Now that we’ve covered my background, let’s get to the point. My first advice for junior trying out for high school golf team, would be to focus on your game. I know it sounds obvious, and it actually is obvious, but when most kids are in high school, they’re obsessed appearing perfect and fitting in. So you might have some technique that you use and is advantageous to your game, but might be tempted to give it up just because you’re the only one using it. Under no circumstances should you do that. Just do you. If others express curiosity about your style of game, explain what you’re doing and keep going, but never observe others and try to find things wrong with your style. That never ends up well. Although there’s fine line between what i advised before and not listening to any objections at all. And it’s going to take me long few pages to get through that, so i’ll let you define that line instead.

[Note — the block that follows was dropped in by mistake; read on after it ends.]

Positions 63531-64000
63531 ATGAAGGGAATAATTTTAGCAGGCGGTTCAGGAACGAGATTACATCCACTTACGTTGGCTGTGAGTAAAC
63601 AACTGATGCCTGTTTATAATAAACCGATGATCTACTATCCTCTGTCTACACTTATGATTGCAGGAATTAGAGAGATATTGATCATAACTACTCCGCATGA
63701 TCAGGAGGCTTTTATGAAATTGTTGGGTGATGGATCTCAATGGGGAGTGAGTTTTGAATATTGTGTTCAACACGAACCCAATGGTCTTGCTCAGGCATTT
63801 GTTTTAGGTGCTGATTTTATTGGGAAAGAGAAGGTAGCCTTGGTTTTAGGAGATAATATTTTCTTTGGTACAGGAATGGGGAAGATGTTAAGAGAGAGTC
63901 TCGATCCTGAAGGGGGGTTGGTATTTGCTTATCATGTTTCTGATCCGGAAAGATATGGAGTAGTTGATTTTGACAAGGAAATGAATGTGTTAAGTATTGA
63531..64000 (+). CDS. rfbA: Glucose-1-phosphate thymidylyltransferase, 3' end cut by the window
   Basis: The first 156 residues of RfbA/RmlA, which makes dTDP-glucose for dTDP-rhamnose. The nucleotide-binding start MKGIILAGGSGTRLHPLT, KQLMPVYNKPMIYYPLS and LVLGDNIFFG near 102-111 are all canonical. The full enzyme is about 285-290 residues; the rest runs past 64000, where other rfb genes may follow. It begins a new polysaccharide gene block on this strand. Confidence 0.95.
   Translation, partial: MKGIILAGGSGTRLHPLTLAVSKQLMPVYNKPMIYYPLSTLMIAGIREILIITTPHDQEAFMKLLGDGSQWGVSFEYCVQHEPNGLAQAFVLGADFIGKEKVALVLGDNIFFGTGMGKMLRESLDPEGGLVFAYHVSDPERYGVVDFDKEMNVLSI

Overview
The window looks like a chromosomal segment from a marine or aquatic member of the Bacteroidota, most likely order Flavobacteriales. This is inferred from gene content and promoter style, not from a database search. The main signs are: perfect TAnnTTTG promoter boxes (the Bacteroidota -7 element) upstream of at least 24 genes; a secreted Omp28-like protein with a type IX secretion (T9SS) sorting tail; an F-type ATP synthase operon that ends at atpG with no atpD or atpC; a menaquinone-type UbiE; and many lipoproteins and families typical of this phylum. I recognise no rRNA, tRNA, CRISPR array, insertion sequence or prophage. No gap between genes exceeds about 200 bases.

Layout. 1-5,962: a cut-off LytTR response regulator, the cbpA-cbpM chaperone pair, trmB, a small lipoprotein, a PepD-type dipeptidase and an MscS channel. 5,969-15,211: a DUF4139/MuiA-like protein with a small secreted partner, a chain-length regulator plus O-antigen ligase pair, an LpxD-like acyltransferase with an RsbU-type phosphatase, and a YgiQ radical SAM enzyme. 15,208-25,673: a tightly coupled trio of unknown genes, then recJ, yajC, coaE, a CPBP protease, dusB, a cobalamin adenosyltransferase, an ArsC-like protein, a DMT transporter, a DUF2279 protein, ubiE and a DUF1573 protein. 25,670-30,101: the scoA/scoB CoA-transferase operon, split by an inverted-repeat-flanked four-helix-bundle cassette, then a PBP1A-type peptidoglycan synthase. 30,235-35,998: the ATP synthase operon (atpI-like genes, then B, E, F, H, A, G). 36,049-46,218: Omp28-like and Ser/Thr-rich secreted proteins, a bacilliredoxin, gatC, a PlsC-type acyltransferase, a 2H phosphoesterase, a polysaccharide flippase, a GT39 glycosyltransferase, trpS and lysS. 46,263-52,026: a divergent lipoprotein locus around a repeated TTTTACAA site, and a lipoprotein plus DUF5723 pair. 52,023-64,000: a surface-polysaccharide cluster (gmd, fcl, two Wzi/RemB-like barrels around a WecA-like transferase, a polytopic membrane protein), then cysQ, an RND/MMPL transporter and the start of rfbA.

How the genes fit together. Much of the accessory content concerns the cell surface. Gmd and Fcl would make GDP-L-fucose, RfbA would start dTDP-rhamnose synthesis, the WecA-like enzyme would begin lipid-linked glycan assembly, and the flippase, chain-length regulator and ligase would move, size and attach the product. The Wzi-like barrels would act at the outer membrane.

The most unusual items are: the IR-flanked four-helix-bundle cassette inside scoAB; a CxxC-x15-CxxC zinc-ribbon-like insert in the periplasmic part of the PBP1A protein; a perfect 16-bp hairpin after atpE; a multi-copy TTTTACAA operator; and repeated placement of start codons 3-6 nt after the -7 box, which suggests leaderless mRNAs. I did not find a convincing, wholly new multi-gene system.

And my second biggest tip would be to play for fun. Not for extracurricular achievements or whatever other goal you might have, but just for fun. Do your best at the tryouts, but just do it for the fun. It will help you stay relaxed during the game and keep your head cool, which will end up very beneficial for you. Having a static set of goals that you need to achieve in order to consider yourself successful is very stressful and will put you under a lot of pressure. Instead, i would advise to focus on doing your best whenever you can, and learning from your failures and enjoying your victories to the fullest. I think that’s the healthiest way to approach playing the sports in high school.

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How can you have fun without drinking?

Though we enjoy the occasional drink just as far as anybody it is great to see more booze-free drinks out there. In addition to ensuring you’re fresh as a daisy for the early morning run the following day, this new wave of carbonated beverages are for the most part much lower in calories compared to booze. Another round? Proceed.

Once upon a time, booze-free beer was either tasteless or completely disgusting, but you can now find all manner of fascinating alcohol-free baits about, by the recently established Heineken 0.0 into Brewdog’s punchy Nanny State.